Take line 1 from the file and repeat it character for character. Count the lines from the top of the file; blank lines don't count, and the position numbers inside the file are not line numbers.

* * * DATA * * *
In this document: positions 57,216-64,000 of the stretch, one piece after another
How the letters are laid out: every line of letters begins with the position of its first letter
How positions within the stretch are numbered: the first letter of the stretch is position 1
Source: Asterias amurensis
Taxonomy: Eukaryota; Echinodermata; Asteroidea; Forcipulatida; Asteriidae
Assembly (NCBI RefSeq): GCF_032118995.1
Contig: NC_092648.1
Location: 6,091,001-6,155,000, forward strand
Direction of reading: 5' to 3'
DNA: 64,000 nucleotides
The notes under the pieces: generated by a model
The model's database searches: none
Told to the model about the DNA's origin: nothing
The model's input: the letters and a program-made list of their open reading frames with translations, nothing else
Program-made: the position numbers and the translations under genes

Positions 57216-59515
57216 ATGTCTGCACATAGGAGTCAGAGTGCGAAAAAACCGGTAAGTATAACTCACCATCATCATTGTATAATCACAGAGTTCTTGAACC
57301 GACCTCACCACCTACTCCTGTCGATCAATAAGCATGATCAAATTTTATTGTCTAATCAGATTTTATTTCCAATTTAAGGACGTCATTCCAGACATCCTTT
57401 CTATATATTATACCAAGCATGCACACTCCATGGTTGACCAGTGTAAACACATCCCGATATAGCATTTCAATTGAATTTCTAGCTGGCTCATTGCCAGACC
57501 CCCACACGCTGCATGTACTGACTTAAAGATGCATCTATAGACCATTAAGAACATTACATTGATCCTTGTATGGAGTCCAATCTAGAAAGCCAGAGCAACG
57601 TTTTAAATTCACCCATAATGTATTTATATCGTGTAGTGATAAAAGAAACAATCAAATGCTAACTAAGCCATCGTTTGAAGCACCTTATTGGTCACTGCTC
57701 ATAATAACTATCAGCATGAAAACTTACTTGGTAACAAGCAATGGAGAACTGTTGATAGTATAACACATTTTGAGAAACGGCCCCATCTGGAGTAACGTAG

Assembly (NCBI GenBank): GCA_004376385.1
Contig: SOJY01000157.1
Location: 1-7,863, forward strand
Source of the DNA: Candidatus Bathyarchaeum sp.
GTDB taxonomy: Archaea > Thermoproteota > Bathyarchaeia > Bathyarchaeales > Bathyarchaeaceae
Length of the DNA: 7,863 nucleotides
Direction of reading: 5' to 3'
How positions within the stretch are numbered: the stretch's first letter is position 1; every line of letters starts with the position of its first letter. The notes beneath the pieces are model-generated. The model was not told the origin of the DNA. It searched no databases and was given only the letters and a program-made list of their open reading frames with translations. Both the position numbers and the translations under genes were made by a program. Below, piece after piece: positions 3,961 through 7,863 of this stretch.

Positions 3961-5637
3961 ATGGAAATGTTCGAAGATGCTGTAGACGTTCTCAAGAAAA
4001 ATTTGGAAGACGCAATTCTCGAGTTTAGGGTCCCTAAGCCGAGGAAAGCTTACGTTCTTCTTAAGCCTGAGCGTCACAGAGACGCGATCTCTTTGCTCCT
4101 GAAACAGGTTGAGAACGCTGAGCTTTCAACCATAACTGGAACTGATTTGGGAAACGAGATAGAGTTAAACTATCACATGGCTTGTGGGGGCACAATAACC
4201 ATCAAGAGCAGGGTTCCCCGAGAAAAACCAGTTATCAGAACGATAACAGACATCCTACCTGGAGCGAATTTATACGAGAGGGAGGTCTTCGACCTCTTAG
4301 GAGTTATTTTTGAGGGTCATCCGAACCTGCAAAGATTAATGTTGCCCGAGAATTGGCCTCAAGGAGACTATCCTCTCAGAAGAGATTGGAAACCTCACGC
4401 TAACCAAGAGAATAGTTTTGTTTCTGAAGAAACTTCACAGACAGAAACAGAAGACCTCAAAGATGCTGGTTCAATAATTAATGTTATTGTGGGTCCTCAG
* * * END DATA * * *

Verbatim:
In this document: positions 57,216-64,000 of the stretch, one piece after another